Bruxism is defined as the grinding of teeth and/or the clenching of the jaw during sleep.
It’s one of the most common of the sleep disorders, and most of us do it (did it) ts some point in our lives.
Mild cases of bruxism are inconsequential, but health issues arise when the clenching and grinding get more severe. Some of the consequences of bruxism can include:
- Jaw pain
- Unnatural wear of tooth surfaces
- Fracturing of the teeth
- Gum recession
- Neck Pain
Strangely enough, bruxism is now thought to be a “learned behavior” which becomes a habit. Once the original stimulus that started the bruxism goes away, the “habit” can remain. So any cure for this condition has to deal with the habit.
The first person that’s likely to notice the grinding, if it hasn’t already presented itself with pain somewhere, is your dentist. They’ll see unnatural wear of your teeth. The obvious next step for them will be some kind of oral appliance to limit the damage to your teeth (like a mouth guard of sorts). Like all the sleep-meds, this is only a short term band-aid to the condition. You really need some kind of therapy to get at the actual habit behind the grinding.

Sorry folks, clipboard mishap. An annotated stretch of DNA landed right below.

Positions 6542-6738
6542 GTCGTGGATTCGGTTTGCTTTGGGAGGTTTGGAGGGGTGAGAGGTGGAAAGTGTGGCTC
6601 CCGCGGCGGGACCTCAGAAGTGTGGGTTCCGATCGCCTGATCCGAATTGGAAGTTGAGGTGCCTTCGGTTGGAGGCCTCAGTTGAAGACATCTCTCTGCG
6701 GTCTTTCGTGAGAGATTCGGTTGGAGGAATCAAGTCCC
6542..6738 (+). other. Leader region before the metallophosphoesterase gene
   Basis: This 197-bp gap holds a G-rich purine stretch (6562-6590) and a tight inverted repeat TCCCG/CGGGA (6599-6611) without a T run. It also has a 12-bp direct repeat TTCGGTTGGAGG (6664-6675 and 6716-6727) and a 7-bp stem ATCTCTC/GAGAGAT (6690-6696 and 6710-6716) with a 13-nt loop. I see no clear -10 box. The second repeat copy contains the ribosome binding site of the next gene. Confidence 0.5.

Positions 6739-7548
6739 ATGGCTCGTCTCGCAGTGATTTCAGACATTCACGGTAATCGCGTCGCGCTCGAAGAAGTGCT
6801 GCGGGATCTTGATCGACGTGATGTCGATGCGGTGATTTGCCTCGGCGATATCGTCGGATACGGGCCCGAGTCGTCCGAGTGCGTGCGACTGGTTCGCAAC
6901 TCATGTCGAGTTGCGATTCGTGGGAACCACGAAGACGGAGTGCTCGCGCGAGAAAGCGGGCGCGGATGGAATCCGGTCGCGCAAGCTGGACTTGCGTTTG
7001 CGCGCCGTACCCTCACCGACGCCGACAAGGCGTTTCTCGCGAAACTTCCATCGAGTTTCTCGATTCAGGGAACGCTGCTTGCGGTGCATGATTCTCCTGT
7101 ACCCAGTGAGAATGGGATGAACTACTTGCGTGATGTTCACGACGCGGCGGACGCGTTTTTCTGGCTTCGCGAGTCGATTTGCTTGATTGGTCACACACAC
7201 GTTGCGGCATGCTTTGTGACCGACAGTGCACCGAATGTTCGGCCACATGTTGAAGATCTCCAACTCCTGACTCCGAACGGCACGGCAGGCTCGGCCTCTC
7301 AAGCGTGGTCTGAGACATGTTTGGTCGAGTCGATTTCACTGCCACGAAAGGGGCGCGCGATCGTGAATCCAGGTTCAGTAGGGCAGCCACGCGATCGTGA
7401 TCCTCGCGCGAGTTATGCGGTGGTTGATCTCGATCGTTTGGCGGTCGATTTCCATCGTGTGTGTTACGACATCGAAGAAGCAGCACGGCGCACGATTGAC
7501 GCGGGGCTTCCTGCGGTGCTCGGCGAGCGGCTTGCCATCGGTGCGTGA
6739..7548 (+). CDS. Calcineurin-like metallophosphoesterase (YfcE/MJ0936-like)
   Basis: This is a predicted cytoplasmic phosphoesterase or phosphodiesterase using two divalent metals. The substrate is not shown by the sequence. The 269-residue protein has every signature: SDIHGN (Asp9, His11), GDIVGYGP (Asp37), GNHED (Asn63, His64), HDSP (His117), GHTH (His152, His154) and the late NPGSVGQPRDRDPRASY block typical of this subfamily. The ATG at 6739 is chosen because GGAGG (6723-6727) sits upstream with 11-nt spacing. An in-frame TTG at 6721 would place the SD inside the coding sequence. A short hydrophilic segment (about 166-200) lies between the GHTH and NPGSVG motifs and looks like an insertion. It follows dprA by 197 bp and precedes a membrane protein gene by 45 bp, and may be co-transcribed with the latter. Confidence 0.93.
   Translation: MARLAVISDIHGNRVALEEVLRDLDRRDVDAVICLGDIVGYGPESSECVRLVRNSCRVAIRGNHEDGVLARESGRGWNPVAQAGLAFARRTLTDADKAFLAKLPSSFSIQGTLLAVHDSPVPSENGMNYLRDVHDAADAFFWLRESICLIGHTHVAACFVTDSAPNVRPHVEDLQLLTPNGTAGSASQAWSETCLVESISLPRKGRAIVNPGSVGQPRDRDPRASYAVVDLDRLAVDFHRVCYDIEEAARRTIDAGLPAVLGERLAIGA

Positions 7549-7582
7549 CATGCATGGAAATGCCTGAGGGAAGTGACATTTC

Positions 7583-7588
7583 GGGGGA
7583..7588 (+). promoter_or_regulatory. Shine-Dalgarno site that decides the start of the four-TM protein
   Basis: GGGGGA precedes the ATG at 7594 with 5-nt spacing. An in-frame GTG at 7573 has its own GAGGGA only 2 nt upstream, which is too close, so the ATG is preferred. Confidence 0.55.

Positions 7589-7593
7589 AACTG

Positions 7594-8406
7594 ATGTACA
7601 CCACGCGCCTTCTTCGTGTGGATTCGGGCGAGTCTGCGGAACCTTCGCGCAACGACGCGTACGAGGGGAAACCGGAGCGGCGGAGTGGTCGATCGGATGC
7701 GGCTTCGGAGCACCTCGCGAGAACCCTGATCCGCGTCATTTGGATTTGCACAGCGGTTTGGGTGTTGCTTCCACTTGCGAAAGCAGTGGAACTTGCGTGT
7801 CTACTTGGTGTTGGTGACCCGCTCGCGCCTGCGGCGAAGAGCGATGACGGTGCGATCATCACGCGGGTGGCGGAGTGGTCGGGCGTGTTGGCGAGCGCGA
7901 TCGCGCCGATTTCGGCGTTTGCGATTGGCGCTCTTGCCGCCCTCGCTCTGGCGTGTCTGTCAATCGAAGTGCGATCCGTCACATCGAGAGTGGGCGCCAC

As with everything else, it’s back to Cognative Behaviour Training (CBT), although this time it’s tougher because your actually asleep when you have the bruxism. Biofeedback seems to be the treatment of the day for bruxism, and it helps to “unlearn” the grinding/clenching habit.
When your doctor or dentist recommends an appliance for this condition, ask about CBT too – the appliance will limit the damage, but the therapy will cure the problem.